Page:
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Sun., Oct. 4
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Duck numbers abound according to survey


The U.S. Fish and Wildlife Service recently released a report titled “Trends in Duck Breeding Populations, 1955-2012.”

The report summarizes information about the status of waterfowl populations and wetland habitats as surveyed by USFWS and Canadian Wildlife Service during the spring of 2012.

Officials have conducted the annual survey since 1955, and the 2012 survey showed the highest spring population of ducks ever recorded. This record high of 48.6 million ducks represents a 7 percent increase over the previous record of 45.6 million ducks in 2011.

Species not included in the total duck population estimate are scoter, eiders, long-tailed ducks, mergansers, and wood ducks. Dr. Frank Rohwer of Delta Waterfowl said, “We had excellent wetland conditions in 2011, the second-highest pond count ever. So last year, we made a pile of ducks.”

New York waterfowlers have to put this good news in perspective, though, because the survey does not include the Atlantic Flyway. Instead, the record duck numbers reflect the “traditional survey area,” and that area consists of the north-central United States, south-central and northern Canada, and Alaska.


Mallards were the predominant species in the survey, which shows an estimated 10.6 million breeding birds, a figure that represents a 15 percent increase over 2011 and a 40 percent increase over the long-term average.

The estimate for blue-winged teal is 9.2 million, a mark that was similar to the 2011 count but 94 percent higher than the long-term average.

The 5.2 million in scaup in the 2012 survey is a 21 percent increase over the 2011 estimate, while the 5.0 million in northern shovelers is similar to the 2011 number but a 111 percent increase over the long-term average.

Gadwall estimates are 3.6 miilion ducks (96percent above the long-term average), green-winged teal estimates are 3.5 million ducks (20 percent above the 2011 estimate), American wigeon estimates are 2.1 million (similar to 2011 estimate but 17 percent below the long-term average), redheads estimates are 1.3 million (89 percent above the long-term average), and canvasback estimates are 0.8 million (33 percent above the long-term average).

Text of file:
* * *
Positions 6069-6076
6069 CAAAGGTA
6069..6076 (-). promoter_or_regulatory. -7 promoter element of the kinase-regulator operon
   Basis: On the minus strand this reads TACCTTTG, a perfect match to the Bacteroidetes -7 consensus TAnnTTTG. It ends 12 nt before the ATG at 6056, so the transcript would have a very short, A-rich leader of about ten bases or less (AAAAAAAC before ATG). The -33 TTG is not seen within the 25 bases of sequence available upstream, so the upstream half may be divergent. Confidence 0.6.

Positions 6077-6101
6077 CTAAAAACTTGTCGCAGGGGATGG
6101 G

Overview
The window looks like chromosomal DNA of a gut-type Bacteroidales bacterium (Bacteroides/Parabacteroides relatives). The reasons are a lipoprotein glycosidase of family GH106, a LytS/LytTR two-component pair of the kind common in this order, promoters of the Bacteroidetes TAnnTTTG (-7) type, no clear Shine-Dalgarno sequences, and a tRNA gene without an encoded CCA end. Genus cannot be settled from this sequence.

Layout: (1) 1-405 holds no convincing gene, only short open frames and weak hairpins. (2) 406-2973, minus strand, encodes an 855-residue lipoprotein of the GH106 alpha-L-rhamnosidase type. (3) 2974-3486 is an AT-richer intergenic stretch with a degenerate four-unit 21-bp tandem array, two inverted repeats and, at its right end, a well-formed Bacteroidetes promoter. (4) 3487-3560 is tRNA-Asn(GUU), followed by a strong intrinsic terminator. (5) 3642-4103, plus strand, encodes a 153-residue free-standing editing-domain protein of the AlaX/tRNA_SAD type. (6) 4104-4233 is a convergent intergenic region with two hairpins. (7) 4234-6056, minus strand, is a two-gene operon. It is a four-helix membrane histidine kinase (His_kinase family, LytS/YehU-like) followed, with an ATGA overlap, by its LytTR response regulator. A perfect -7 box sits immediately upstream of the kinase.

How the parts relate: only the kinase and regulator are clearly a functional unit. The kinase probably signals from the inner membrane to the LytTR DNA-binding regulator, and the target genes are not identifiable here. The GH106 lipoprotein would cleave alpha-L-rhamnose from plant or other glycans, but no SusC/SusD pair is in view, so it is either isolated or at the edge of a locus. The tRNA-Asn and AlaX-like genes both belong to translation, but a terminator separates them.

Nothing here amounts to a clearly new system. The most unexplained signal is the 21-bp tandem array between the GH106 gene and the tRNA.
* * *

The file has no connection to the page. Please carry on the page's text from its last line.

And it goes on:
The northern pintail count is 3.5 million ducks, which reflects a 22 percent drop from the 2011 estimate of 4.4 million pintails.

Officials are not overly concerned about this near-million drop in pintail numbers because authorities theorize that dry conditions in the survey area caused these ducks to go further north to the boreal forest.

Breeding Habitat

While total duck numbers are at record levels, the news is not so good for waterfowl breeding habitat. The USFWS and CWS survey indicates that 2012 is an average to below-average year for moisture, and the total pond count for the United States and Canadian prairies saw a 32 percent drop from an estimated 8.1 million in 2011 to 5.5 million this year. Worst hit were the Dakotas and Montana, which have 1.7 million ponds, a number that is 49 percent below 2011. Because of a shallow frost seal and below-average precipitation, the 2012 pond count for Saskatchewan and Manitoba dropped from 4.9 million last year to 3.9 million this year. Despite the current drop in pond-count numbers, the overall pond count stands at 9 percent above the long-term average.

Regarding the high duck numbers and declining pond-count numbers, Joel Brice of Delta Waterfowl said, “Let’s not forget that we hunt the fall flight, not the spring count. Lots of ducks jammed into fewer wetlands negatively impacts breeding success. There’s a good chance we won’t see as many juveniles as last year, and those are the birds that are the easiest to decoy. Still, it promises to be a great year. We may just have to work a bit harder.”

Tentative Waterfowl DATEs

DEC has announced the tentative dates for the 2012 waterfowl seasons, but those dates become official only after USFWS approval in late summer.

The tentative dates for the Northeast are Sept. 22-23 for youth days, Oct. 6-14 and Oct. 27-Dec. 16 for regular duck season, Sept. 1-25 for Early Canada Goose Season, and October 27-Dec. 10 for regular goose season.


Monday: Lisbon Sportsmen’s Club hosts Trap and Skeet Shooting at Pray Rd. Property at 5:30 p.m.

Saturday: Sporting Clays Shoot at Black Lake F&G Club at 9 a.m.

Saturday: Spey Casting Seminarat Pineville Boat Launch on Salmon River (

July 15: 3-D Archery Shoot at Racquette Valley F&G Club (Registration from 7-11 a.m.).

July 27-28: Trapper Safety Course at Massena R&G Club (Pre-register at 389-5096).

July 28-29: St. Lawrence County 3rd annual Trappers Rendezvous at Massena R&G Club (389-5096).

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